The ‘Political Ideals’ Of Bertrand Russell
Bertrand Russell opposed imperialism, war, and logical fallacies through his writing and activism. He lived from 1872 to 1970. In his life he was jailed for pacifistic resistance to the First World War, he won a Nobel Prize in Literature, and his work influenced a range of academic fields including computer science. In ‘Political Ideals’, Russell analyzed political theories and described his views on good government.
The five essays he published in 197 came together as a short book that critiqued the institutions of government, market capitalism, socialism, and authoritarianism. He also presented his belief that government should protect its citizens from destitution and violence, and allow them as much freedom as possible without infringing on the freedoms enjoyed by others.
A purpose of government, in Russell’s mind, is to encourage citizens to live a life that emphasizes their creative impulses, as opposed to their possessive impulses. A creative impulse isn’t a material good. It can be shared without decreasing the amount available to everyone. Teaching is a creative impulse. A joke is the product of a creative impulse. When you tell somebody a joke you don’t lose the ability to tell the joke, you give them a new joke to tell.
Starting a business and buying land are examples of possessive impulses. When you appropriate physical materials for an enterprise, nobody else can use them for their own projects.
Another purpose of government is to be the sole power in society who can use force. The only reason government should use force, he argued, was to reduce the total amount of force exercised in society. He was also referring to coercion when he talked about force. He believed that nobody should be compelled to do anything in society. He thought that people would choose to work for the common good as long as they were given the opportunity to pursue their interests. And that if somebody chose not to work, that they needed counseling, not punishment.
In his essay on capitalism and the wage system he deconstructed the perverse incentives that allow some people to spend their lives working to remain poor, and others to be considered valued members of society for making fortunes by deceiving and taking advantage of others. His essay on the failures of socialism deconstructed the corrupting influence of power and the inability of centralized powers to make the best decisions. The book also contains essays on “Individual Liberty & Public Control” and “National Independence & Internationalism”.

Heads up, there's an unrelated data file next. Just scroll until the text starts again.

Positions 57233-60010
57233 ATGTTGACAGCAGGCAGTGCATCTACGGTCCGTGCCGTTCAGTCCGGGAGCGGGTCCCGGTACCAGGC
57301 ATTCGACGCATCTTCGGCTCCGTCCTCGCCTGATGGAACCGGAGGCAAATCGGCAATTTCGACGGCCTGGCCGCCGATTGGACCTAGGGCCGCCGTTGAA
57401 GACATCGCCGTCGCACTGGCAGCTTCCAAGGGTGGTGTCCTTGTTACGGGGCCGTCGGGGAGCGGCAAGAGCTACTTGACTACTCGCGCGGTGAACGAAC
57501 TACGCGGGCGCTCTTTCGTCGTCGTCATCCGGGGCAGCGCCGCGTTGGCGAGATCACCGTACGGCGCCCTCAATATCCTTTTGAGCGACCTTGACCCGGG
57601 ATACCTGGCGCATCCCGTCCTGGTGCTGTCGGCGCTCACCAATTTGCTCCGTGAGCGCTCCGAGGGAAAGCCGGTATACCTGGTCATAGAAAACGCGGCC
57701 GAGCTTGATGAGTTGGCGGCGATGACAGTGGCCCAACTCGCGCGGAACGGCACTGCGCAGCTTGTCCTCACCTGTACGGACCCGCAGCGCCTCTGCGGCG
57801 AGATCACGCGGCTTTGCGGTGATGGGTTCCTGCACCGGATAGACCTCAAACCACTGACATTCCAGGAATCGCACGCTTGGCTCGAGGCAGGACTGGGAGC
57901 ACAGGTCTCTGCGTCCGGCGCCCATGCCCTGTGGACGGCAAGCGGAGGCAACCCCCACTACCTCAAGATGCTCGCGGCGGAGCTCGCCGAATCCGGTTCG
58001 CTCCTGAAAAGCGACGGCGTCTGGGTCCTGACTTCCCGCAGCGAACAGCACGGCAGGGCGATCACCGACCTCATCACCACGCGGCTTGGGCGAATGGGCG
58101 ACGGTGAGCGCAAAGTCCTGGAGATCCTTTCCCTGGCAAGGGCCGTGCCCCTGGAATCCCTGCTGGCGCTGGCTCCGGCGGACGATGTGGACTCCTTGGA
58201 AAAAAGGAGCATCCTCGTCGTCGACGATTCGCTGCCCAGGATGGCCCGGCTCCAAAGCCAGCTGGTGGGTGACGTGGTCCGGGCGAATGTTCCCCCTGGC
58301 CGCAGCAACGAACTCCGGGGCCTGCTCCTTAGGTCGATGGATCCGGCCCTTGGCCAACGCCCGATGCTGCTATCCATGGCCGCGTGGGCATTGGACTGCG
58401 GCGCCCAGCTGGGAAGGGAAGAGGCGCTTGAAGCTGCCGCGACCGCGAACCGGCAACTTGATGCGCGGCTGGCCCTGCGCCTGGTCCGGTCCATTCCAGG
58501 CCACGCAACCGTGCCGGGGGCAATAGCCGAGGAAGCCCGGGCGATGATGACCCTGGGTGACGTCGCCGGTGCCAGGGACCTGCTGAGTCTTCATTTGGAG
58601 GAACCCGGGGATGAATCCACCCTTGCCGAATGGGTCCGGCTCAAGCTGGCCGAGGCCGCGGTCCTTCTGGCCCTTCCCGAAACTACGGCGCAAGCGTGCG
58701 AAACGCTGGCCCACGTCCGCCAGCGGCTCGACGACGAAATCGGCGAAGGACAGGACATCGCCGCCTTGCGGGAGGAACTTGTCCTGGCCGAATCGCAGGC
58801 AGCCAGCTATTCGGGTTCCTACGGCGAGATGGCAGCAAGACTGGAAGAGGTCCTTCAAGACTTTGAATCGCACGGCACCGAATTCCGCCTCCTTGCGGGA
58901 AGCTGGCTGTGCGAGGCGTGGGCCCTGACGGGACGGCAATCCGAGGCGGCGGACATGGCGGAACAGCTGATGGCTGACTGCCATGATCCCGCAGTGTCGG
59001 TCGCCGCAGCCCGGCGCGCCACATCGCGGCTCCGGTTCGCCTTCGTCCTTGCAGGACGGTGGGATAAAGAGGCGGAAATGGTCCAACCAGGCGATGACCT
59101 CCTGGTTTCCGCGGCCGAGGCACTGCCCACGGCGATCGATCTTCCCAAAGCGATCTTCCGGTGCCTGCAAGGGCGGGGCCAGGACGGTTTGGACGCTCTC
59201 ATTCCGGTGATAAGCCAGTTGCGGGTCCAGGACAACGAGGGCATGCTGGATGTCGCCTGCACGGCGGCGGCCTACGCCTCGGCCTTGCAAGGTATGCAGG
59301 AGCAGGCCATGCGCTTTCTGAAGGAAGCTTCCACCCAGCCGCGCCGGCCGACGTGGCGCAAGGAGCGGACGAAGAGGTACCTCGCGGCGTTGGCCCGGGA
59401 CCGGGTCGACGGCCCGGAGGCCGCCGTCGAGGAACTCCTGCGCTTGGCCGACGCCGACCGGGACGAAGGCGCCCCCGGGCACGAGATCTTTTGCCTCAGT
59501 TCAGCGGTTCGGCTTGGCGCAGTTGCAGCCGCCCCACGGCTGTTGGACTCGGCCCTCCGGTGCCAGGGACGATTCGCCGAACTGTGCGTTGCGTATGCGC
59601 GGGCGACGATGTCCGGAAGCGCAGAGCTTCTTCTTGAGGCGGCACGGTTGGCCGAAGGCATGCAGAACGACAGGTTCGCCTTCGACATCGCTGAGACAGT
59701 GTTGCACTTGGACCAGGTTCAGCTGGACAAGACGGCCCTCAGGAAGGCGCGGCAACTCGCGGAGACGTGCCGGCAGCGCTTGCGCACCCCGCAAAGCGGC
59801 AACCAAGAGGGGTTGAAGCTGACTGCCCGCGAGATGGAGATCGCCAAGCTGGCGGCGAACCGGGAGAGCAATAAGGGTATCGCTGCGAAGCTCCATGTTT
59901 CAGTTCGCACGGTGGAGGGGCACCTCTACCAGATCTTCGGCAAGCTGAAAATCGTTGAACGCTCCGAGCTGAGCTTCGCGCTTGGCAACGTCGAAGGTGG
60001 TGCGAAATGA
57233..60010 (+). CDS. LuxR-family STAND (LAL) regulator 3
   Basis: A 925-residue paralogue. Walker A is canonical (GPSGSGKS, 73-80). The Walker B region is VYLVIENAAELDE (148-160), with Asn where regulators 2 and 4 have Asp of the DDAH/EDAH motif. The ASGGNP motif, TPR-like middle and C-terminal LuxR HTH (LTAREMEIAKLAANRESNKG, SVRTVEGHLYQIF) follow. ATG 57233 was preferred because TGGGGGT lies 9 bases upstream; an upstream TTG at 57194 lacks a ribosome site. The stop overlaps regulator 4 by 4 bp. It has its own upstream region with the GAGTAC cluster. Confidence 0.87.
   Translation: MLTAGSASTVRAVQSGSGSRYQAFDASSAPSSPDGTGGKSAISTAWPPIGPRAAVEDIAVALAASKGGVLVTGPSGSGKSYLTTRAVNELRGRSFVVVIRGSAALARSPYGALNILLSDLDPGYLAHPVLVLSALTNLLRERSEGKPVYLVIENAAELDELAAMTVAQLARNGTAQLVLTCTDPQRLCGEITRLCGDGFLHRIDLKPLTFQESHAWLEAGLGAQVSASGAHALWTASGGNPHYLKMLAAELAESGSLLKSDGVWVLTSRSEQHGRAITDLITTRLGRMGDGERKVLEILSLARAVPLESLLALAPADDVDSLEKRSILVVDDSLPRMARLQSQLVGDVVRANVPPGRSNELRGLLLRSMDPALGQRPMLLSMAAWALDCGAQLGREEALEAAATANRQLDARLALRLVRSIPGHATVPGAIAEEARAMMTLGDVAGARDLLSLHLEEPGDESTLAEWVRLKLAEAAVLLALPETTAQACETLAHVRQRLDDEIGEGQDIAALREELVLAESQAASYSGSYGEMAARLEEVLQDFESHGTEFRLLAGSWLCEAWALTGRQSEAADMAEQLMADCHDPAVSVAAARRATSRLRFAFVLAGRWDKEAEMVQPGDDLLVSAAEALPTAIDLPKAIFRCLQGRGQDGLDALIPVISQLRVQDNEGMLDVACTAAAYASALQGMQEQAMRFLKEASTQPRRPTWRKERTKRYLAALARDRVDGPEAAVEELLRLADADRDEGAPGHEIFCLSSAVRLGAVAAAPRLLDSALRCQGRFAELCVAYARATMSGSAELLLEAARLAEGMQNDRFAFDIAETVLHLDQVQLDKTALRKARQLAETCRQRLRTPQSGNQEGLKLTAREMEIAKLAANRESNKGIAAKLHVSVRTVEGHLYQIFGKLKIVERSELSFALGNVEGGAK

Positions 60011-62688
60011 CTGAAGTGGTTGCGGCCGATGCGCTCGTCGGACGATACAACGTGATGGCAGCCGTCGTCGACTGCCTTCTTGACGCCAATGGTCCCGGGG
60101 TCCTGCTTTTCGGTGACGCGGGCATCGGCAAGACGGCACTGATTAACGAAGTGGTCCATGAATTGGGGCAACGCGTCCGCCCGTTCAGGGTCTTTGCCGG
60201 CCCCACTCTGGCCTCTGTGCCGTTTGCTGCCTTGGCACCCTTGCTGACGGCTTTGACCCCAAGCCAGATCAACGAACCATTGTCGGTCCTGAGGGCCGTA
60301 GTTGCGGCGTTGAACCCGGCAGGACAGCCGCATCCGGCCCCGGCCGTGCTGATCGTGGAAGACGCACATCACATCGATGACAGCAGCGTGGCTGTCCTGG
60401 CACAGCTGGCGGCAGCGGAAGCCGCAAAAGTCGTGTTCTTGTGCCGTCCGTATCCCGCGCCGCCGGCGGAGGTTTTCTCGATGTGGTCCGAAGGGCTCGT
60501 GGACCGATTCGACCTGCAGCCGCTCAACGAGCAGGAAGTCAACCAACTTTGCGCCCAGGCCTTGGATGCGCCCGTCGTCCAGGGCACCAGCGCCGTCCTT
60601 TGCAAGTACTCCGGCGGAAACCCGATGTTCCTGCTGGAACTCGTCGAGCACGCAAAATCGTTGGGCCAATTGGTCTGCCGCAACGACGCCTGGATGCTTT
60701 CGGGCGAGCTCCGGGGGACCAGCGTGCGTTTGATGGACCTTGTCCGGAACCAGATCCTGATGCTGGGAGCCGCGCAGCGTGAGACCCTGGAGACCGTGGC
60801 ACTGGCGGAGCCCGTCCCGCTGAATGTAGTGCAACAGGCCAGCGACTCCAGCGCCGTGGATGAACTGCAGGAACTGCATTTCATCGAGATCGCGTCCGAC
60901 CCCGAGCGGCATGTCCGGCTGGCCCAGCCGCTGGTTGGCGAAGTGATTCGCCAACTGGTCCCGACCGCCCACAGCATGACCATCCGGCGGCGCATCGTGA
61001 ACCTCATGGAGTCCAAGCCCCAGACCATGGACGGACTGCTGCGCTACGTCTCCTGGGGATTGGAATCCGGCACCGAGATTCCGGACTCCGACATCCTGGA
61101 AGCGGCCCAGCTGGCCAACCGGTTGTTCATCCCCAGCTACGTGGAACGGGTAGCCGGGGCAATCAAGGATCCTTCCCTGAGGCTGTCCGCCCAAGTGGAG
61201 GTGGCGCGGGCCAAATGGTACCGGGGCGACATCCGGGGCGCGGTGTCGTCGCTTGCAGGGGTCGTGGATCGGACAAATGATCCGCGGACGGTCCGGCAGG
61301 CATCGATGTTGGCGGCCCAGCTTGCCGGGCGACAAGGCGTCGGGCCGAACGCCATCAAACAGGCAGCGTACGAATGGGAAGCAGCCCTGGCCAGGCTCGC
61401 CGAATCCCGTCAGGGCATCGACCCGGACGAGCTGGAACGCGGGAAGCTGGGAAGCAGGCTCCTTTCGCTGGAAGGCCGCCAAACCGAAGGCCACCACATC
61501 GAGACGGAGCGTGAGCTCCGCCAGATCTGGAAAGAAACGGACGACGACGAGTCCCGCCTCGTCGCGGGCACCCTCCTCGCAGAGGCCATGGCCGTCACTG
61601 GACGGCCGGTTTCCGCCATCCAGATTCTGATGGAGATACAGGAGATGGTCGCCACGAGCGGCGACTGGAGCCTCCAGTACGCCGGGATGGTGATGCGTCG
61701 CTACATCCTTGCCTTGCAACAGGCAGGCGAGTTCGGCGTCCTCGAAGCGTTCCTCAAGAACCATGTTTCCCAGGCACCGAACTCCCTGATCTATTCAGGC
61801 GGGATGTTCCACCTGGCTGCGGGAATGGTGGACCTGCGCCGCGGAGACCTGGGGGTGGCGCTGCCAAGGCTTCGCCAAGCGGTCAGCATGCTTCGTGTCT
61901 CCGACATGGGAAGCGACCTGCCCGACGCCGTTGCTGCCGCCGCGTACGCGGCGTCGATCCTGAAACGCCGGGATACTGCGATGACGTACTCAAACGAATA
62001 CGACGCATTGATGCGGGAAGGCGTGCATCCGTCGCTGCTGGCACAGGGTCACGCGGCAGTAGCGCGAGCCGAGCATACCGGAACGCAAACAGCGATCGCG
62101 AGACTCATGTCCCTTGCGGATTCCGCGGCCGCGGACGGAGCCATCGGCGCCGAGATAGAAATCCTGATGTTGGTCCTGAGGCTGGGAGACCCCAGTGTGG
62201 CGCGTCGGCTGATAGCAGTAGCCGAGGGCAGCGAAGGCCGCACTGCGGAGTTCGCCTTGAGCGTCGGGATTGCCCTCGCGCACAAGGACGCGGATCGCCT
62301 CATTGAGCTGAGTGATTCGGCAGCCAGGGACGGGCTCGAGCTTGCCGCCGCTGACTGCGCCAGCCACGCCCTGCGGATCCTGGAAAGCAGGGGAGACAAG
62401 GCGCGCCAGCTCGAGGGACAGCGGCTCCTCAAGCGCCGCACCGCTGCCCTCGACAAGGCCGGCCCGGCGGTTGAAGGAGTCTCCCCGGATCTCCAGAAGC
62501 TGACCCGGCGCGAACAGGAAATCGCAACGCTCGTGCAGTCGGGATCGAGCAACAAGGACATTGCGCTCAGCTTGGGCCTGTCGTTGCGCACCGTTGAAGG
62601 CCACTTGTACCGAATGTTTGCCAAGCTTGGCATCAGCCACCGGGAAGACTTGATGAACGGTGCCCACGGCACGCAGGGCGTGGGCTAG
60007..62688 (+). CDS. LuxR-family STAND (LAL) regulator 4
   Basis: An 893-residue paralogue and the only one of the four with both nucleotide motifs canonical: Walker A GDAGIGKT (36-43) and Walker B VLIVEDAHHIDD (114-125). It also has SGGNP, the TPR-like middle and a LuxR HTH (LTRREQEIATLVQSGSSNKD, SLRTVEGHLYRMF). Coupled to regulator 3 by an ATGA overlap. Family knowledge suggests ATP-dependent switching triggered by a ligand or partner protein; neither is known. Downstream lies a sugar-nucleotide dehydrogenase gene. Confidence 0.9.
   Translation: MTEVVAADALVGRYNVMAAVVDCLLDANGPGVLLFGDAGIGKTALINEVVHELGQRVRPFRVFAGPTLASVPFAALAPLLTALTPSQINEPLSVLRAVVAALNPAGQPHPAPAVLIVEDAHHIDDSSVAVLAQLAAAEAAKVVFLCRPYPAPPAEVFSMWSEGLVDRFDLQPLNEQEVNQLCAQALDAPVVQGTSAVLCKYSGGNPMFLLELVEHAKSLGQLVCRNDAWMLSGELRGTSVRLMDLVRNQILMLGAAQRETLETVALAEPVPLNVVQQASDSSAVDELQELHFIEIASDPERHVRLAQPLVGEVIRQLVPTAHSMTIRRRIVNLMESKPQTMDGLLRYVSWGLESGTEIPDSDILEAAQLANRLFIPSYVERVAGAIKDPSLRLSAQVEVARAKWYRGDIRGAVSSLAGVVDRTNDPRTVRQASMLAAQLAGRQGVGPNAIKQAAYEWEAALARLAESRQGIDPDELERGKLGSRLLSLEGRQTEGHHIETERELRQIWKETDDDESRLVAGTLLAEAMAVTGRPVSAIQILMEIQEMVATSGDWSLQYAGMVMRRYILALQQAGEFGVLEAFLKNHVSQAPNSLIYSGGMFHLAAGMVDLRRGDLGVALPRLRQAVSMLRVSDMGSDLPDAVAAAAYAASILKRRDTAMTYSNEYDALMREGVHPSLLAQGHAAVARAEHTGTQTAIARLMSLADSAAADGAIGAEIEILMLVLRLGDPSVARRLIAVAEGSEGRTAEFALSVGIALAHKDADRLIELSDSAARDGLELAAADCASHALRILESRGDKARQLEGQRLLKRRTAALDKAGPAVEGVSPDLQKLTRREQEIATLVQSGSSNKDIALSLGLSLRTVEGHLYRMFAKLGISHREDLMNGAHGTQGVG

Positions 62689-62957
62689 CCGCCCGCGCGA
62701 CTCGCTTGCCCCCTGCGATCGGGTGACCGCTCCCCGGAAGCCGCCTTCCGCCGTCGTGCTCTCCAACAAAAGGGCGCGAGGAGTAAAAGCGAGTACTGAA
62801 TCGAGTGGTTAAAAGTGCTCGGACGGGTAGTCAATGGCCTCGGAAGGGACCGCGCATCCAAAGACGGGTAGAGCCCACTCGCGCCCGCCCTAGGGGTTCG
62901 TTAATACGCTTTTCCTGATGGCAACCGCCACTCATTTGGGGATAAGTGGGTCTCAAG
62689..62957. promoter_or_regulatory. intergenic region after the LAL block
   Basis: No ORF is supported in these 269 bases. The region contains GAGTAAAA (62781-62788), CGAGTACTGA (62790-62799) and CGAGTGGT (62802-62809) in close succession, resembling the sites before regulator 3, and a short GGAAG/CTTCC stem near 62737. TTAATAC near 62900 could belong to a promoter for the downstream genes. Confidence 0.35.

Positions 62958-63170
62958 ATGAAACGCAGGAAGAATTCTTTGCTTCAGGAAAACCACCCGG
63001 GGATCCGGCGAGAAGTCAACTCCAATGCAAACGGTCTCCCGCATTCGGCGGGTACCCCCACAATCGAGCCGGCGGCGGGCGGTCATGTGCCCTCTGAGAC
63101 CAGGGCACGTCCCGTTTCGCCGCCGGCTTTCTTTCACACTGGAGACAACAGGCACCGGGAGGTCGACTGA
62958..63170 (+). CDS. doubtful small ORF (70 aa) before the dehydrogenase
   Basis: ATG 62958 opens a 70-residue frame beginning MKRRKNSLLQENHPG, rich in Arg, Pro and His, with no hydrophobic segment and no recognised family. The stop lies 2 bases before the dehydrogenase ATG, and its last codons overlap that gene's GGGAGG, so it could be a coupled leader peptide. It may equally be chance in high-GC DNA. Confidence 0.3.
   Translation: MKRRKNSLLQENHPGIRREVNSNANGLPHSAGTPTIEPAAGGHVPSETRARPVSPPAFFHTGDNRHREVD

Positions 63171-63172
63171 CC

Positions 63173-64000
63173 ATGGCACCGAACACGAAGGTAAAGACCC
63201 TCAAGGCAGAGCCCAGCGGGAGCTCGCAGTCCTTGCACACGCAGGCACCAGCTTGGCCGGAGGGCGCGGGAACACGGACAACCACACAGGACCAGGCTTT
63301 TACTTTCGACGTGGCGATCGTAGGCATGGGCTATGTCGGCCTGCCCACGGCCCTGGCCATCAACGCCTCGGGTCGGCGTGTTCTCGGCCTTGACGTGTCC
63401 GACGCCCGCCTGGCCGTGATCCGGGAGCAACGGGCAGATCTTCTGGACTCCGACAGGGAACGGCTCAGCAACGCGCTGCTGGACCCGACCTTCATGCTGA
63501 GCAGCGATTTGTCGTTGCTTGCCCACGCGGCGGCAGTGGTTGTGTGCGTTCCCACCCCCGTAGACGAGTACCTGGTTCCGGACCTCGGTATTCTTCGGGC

He made arguments during the war that could apply to the new millennium. In his explanation of why governments should support their citizens as technologies develop and old industries disappear he mentioned ‘hansom-cab’ drivers being replaced by more efficient vehicles. People’s livelyhood shouldn’t be at the whim of the market. This conversation is mirrored in the current case of Uber and Lyft in the taxi market. They are able to provide a cheaper, more convenient service than taxis.
Another debate he covered that still rages today is between people who argue we need radical, revolutionary change and people who support incremental change. Revolution, on the one side, is bloody and it leads to authoritarian systems. Incrementalism, on the other hand, fails to address the problem of capitalism at its root. The incrementalist approach cannot solve the problems that face society because it operates within the system it is trying to change. Movements for violent revolution will also find it difficult to make a liberatory society because social power instituted through violence will require violence to uphold.
‘Political Ideals’ is an enjoyable read that condensed mountains of substance into five short essays. It took the reader for a drive through political thought where Russell pointed out quality ideas and dangerous misconceptions. He explained the roles and shortcomings of government and markets in simple language.
You can read the essays here, from Gutenberg, as they are in public domain.